HR Guide - Grievance: Formal Grievance

This document does not constitute a legal opinion or legal advice and is intended to be a guide only. To ensure you follow best practice (and, if applicable, do not compromise your insurance), you should contact the Alcumus HR Consultancy team before embarking on the process and then at each subsequent stage.

Formal Grievance

An employee has a concern, problem or complaint and submits a formal grievance in writing to their manager. If the grievance concerns their manager this should be raised with another manager.

Arrange a grievance meeting

• Check your handbook to ensure you fully understand the grievance process.

• Usually the line manager (or alternative manager if the grievance is about the line manager) should arrange a meeting

• The employee has the right to be accompanied by a work colleague or a trade union representative

• Write to the employee and schedule the meeting within the timescale outlined in the handbook and allow time for the employee to arrange to be accompanied

• If it is not possible to work within the documented timescale, ensure the employee is made aware of the reasons why

• If possible, arrange for a note taker to be available. This will ensure that you can fully concentrate on the conduct and content of the meeting.

The grievance meeting

• Ensure there is a comfortable, open atmosphere

• Ensure there are no interruptions

• Allow the employee to air their concerns

• Ask sufficient questions to ensure a full understanding of the matters at hand

• Take notes to ensure that an accurate record of the discussions is kept

• Summarise your understanding of the issues to ensure accuracy

• Ask the employee how they would ideally like the matter resolved

• Agree next steps so the employee is clear on what is going to happen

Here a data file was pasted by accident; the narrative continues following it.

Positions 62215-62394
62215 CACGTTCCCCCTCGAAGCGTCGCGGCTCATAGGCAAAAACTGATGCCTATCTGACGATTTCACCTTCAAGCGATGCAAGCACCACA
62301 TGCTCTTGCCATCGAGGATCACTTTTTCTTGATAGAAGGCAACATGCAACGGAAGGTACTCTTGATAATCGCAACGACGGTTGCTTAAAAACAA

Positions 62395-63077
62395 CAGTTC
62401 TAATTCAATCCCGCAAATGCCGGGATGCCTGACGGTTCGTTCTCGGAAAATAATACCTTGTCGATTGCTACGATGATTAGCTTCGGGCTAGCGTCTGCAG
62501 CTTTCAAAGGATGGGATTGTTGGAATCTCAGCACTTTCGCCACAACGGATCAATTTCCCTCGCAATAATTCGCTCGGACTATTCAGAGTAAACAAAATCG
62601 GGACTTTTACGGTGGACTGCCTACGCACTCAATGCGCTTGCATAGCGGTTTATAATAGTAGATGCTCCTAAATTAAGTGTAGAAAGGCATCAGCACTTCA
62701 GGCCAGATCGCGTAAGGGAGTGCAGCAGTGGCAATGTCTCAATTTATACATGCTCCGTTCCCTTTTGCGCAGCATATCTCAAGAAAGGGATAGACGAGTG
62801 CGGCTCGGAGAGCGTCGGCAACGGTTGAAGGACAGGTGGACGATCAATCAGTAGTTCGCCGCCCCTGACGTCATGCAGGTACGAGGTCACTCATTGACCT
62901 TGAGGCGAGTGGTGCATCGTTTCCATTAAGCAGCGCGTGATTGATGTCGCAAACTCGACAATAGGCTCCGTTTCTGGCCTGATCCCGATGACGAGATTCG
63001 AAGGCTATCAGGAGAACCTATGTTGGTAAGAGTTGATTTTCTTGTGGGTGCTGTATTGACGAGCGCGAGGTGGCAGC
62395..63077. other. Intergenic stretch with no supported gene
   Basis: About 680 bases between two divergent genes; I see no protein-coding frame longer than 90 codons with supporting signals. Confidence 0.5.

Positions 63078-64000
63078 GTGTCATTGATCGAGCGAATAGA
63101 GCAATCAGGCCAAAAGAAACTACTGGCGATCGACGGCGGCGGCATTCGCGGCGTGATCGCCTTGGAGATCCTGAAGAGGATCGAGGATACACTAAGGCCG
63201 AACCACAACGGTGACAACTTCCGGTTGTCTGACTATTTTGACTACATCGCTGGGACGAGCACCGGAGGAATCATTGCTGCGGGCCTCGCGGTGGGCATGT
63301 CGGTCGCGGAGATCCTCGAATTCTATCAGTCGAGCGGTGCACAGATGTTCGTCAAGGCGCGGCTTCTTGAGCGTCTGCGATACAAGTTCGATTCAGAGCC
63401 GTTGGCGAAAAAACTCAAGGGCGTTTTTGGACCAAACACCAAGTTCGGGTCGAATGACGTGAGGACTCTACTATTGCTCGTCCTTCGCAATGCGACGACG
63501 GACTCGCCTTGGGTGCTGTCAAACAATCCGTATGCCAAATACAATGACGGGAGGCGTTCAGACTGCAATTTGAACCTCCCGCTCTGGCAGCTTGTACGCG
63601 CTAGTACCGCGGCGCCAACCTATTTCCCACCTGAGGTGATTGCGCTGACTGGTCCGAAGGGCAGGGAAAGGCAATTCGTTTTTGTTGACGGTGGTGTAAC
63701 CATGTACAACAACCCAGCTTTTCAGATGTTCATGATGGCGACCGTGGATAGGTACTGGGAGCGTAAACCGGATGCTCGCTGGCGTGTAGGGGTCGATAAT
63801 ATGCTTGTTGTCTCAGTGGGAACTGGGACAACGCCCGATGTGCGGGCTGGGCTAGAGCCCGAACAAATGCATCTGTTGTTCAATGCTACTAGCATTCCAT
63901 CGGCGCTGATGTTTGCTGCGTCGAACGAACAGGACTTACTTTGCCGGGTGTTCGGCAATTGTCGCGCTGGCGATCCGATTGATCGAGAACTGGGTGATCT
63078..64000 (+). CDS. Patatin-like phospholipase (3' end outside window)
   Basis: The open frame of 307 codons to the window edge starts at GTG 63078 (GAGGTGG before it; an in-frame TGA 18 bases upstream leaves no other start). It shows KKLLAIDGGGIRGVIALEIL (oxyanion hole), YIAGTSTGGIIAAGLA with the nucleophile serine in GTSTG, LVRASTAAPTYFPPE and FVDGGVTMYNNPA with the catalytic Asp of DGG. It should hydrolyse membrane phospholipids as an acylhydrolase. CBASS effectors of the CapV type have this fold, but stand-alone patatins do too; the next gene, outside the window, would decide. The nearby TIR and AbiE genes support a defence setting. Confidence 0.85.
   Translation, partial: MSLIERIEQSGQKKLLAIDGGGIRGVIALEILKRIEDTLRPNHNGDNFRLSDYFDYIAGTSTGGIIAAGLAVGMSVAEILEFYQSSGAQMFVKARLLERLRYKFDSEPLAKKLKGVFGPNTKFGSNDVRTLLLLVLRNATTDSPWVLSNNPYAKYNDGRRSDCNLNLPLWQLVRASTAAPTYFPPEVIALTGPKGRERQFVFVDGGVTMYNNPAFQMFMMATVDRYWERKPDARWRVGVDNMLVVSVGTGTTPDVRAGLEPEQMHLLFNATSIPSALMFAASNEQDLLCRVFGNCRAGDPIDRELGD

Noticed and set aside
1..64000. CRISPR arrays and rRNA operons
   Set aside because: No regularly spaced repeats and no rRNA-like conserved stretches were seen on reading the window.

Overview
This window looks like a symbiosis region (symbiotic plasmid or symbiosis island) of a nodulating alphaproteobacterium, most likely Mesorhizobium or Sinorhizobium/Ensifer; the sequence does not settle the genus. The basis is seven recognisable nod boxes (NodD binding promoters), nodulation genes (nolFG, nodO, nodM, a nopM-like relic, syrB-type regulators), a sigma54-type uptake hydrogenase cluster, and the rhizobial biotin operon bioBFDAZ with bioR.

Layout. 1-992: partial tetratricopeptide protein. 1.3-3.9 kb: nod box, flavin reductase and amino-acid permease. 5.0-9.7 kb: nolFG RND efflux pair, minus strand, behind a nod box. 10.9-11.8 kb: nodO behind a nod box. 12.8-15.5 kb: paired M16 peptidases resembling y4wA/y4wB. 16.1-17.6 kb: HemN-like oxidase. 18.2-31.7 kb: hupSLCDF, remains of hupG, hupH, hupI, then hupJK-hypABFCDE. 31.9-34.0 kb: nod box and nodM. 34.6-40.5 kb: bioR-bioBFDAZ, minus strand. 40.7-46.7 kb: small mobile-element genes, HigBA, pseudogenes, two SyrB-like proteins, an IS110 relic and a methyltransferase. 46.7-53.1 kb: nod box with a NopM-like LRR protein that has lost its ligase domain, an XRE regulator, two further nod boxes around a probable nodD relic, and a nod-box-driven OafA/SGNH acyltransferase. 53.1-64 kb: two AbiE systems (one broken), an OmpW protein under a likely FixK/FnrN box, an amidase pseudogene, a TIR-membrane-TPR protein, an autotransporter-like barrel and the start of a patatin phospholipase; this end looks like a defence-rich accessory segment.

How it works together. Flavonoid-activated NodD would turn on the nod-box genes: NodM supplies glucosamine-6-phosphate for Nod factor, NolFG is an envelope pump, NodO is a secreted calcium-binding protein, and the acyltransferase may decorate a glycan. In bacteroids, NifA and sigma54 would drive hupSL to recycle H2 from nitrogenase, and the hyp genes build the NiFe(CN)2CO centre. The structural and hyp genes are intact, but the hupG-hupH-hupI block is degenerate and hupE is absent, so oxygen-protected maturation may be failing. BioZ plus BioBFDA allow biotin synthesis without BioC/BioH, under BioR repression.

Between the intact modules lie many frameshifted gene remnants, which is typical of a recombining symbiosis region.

• Agree proposed timescales.

Role of the companion

The companion may:

• present the employee’s case;

• discuss matters with the employee during the meeting;

• sum up for the employee; and

• respond on the employee’s behalf to any views expressed.

The companion may not answer any questions on behalf of the employee.

The grievance investigation

• Promptly speak to all relevant personnel or external witnesses, preferably face to face but if this is not possible, by phone. Try to avoid e-mail as matters can be more easily misinterpreted

• Preferably, take written, signed statements

• Question and challenge responses in order to ensure the matter is fully understood and appreciated by all concerned

• Take notes to ensure that an accurate record of the investigation meetings and discussions are made

• Analyse any appropriate key information – figures/e-mails/letters/feedback forms etc.

The grievance outcome

• Unless previously agreed otherwise, write to the employee explaining fully your findings and the reasons for these

• Inform the employee that they have the right of appeal

• Follow the documented procedure to ensure the employee is aware of to whom they should appeal in writing and the timescales

• If it has been previously agreed to communicate the outcome at a meeting, schedule this with appropriate time for the employee to arrange to be accompanied

• Take notes of the meeting

• Follow-up with confirmation of the grievance outcome in writing with the right of appeal and confirm details of any actions that you intend to take

• Place copies of all notes, evidence gathered and letters on the employee’s personnel file.